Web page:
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A fever is the body’s natural response to fighting an infection or illness. A person’s normal body temperature is set at around 98.6 degrees Fahrenheit, give or take a degree, depending on the person. However, temperatures can fluctuate as children play or run around, or at different parts of the day.

When is a fever too high?

The best guess for this is to go with your gut instinct. Parents should always listen to the voice inside them and seek the help of a doctor in any circumstance they are not sure about. Most experts agree that medical help should be sought if a child has a fever higher than 104 degrees Fahrenheit, or an infant 3 months or younger has a temperature of 100.4 degrees or higher. Fevers are almost always a sign of another underlying illness, especially high fevers, so it is recommended that you consult your pediatrician anytime your child has a fever. In rare cases, a quickly rising temperature may cause a febrile seizure. If this happens, consult your doctor.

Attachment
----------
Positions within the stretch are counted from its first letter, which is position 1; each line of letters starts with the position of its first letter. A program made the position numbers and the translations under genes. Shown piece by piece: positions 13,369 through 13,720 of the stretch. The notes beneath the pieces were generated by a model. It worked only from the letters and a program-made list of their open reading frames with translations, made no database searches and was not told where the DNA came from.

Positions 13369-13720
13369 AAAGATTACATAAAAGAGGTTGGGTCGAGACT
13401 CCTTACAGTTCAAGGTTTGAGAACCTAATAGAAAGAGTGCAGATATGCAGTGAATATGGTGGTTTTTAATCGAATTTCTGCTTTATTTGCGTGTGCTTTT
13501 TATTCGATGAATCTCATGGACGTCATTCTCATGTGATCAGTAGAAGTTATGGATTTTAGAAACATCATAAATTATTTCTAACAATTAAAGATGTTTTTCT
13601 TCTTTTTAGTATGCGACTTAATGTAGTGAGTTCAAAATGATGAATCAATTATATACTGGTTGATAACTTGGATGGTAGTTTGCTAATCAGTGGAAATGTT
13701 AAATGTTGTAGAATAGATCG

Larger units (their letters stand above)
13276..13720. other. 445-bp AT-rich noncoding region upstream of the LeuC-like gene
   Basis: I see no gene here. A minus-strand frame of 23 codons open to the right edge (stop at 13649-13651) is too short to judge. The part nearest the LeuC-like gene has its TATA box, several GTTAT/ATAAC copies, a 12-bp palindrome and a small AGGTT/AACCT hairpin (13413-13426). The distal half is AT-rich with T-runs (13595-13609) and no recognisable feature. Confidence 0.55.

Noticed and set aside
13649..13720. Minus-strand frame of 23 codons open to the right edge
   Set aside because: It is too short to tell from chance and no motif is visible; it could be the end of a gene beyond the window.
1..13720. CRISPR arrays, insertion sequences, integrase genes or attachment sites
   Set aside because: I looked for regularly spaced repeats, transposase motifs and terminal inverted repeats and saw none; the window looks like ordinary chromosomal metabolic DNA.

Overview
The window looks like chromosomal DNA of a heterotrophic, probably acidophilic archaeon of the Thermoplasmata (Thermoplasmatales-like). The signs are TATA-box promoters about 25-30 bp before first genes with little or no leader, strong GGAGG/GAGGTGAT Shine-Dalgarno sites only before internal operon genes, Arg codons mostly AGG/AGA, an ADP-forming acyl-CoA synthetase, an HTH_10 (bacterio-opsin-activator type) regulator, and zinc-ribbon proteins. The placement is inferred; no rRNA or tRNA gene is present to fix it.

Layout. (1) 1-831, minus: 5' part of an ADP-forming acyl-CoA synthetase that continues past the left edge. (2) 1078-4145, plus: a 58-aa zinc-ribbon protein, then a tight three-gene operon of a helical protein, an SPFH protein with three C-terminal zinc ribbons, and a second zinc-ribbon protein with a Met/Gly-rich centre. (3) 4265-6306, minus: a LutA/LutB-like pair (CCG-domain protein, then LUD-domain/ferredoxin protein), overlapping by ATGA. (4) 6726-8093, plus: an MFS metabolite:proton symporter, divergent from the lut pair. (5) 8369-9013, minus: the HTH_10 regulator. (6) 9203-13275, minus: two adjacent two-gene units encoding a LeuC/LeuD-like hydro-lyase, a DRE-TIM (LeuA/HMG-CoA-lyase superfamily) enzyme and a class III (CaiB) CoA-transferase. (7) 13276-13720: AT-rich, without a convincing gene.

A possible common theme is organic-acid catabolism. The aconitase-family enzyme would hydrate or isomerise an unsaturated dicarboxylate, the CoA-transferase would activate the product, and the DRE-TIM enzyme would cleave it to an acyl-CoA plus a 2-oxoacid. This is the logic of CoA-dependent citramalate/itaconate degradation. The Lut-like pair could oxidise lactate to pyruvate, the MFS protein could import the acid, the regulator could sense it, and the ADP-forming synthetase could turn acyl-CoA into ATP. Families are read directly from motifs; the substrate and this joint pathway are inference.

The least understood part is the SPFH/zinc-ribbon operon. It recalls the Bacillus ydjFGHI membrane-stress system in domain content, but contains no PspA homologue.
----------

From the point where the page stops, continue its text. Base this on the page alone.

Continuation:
Ways of taking a child’s temperature:

There are many different ways of taking your child’s temperature. Digital thermometers usually provide the quickest and most accurate readings. These are available at most supermarkets and pharmacies. Electronic ear thermometers are quick, accurate, and easy to use in older children, but are expensive and aren’t as accurate for younger children. Plastic strip thermometers are usually inaccurate for telling an exact temperature, although they will let you know whether or not your child has a fever. Pacifier thermometers are usually inaccurate, and therefore not suggested. Glass mercury thermometers should no longer be used because of possible exposure to mercury.

See also…

Febrile Seizures

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